This course will address theories, principles and practices of leadership in non-profit organizations. Students will explore strategies and leadership styles unique to organization, gender and culture. Focus will be on understanding all facets of leadership as it relates to nonprofit organizations and their stakeholders. Economic decision-making will be addressed as it is related to growth and viability, as well as organizational decline. Prerequisite: Completion of or concurrent enrollment in Human Services 325. May be taken concurrent to Human Services 420/421/422, Major Field Experience.

             

             

            Human Services    496

            1 - 3 (crs.)

            Independent Study

            An independent study in the Human Services Program for students who would pursue in depth an idea, process, or belief related to human services. Prerequisite: The outline of the student's proposal must be approved prior to registration. 


            Literacy and Language


            Literacy & Language    305

            2 - 3 (crs.)

            Foundations of Literacy in the Elementary School

            Instructional strategies and materials are explored, as are various organizational patterns within the framework of balanced literacy. Word recognition, fluency and comprehension are major components. Phonics and decoding strategies along with meaning processing strategies are included with the focus on helping young readers become strategic and metacognitive. Literacy is viewed as a developmental process with promoting children's love of reading and time spent reading as crucial elements. Prerequisite: Admission to COEHS.

             

             

            Literacy & Language    401

            1 (crs.)

            Essential Literacy Competencies

            This course is intended for preservice and in-service teachers who desire and/or need specific review of essential literacy concepts in preparation for the successful completion of the state mandated Wisconsin Foundations of Reading Test.

             

             

            Literacy & Language    410

            3 (crs.)

            Assessing and Planning for Literacy Instruction

            Provides pre-service teachers a contextually-set opportunity to employ assessment and instructional strategies. Decoding strategies that include phonics are covered along with strategies for the development of fluency and comprehension. Other literacy related aspects such as spelling and writing are included along with the importance of motivating children to read. A supervised field experience is arranged. Prerequisite: Literacy 305 and Admission to COEHS. 410/610

             

             

            Literacy & Language    412

            3 (crs.)

            Comprehensive Literacy Programs: Issues and Implications

            This course is designed to provide students with an opportunity to explore in-depth issues and ideas related to school literacy programs influenced by current theories and beliefs. 412/612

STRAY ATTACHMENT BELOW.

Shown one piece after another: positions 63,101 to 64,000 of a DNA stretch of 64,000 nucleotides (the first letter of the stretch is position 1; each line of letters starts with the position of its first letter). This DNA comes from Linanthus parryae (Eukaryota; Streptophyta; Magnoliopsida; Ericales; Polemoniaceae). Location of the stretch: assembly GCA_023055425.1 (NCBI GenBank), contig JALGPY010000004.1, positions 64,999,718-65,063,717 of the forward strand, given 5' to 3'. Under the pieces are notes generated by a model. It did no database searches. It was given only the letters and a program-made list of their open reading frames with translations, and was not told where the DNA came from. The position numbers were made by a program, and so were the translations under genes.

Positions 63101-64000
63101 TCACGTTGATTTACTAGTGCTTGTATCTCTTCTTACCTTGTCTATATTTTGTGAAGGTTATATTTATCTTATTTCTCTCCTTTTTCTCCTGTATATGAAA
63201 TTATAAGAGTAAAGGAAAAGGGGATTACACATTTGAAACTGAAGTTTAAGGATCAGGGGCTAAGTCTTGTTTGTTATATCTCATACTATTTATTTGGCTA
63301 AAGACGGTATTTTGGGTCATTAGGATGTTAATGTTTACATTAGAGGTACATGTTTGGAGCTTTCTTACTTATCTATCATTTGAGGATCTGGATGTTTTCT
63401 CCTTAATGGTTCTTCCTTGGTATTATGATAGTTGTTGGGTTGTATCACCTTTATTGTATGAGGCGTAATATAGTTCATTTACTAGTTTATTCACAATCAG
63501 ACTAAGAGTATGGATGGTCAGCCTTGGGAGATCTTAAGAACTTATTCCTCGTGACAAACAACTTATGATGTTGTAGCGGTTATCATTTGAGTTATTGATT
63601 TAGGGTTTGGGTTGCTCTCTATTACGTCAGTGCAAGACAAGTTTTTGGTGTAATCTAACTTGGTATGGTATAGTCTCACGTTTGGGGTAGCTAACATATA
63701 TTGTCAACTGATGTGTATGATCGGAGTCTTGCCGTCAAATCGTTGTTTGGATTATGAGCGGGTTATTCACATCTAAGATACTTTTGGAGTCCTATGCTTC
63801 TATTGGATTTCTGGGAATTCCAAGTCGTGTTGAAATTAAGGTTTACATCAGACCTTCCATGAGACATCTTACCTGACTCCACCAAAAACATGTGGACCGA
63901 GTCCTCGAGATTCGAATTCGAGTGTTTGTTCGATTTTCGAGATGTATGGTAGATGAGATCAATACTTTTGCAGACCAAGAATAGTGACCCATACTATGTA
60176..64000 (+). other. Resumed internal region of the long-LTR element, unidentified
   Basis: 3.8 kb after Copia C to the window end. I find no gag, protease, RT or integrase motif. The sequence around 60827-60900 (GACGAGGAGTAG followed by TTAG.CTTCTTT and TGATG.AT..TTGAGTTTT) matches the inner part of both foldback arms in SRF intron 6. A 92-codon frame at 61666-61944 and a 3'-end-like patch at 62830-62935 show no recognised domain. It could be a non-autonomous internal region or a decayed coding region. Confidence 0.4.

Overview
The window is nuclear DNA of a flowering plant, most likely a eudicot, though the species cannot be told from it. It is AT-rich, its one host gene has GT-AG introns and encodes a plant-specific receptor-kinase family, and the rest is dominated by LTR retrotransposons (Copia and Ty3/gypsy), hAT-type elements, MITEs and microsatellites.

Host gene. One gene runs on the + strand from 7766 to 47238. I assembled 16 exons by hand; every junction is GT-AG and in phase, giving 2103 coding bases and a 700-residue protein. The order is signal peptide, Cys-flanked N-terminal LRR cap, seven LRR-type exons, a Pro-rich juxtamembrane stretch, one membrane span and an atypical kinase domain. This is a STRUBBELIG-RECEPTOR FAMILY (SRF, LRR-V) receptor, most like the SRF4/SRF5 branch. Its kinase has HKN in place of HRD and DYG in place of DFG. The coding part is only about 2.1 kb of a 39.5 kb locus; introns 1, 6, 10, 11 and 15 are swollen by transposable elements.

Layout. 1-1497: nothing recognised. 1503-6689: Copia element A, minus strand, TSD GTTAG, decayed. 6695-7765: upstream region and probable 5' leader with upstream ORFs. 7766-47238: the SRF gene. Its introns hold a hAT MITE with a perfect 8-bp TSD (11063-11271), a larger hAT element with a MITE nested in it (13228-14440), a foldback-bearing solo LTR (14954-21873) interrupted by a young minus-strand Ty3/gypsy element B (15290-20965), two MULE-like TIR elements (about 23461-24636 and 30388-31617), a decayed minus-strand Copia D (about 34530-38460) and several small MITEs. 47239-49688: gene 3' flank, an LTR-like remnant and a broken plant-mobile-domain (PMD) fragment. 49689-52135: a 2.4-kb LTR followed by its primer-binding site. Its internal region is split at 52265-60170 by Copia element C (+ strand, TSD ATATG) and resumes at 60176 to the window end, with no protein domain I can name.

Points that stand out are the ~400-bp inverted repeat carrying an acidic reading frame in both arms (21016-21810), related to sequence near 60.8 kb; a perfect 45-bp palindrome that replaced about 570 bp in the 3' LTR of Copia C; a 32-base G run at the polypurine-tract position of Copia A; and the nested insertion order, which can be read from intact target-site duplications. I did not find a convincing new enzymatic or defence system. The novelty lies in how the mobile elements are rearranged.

Literacy & Language    420

            3 (crs.)

            Literacy and Language Development in Young Children

            Prepares teachers of young children to understand language acquisition and emergent literacy. Focus is on developmentally appropriate practice in reading and writing including the use of sound-symbol relationships (phonics). The importance of the home-school partnership is also emphasized. Prerequisite: Literacy 305 or Elementary Education 311 and Admission to COEHS. 420/620 (Fall)

             

             

            Literacy & Language    435

            4 (crs.)

            Adolescent Literacy Methods

            Historical perspectives, basic instructional techniques, approaches to problems in one's own instructional area, roles in and designs for a total school program, what research and authorities suggest, and consideration of contemporary issues and concerns. Prerequisite: Admission to COEHS. 435/635

             

             

            Literacy & Language    440

            2 - 3 (crs.)

            Disciplinary Literacy

            Assists prospective elementary and middle school teachers in using reading, writing, listening, speaking, viewing, and graphically representing in the content areas. Students will have the opportunity to explore literacy processes (reading, writing, listening, speaking, viewing, and graphically representing) as well as incorporate disciplinary literacy into curriculum planning for content area. Prerequisites: Admission to COEHS and Literacy 305.

             

             

            Literacy & Language    442

            3 (crs.)

            Literacy and Language in the Expressive Arts

            A course designed for pre-service students who will be licensed in the expressive arts of PK-12 Art, Music, Physical Education and Foreign Language. Students in the course will develop a framework for empowering their own future students to comprehend curricular materials in their content areas. Students will have the opportunity to explore reading/writing strategies, processes, and materials for the expressive arts that will facilitate content area teaching for diverse learners and learning styles. Prerequisite: Admission to COEHS.

             

             

            Literacy & Language    453

            1 - 3 (crs.)

            Field Experience in the Teaching of Literacy and Language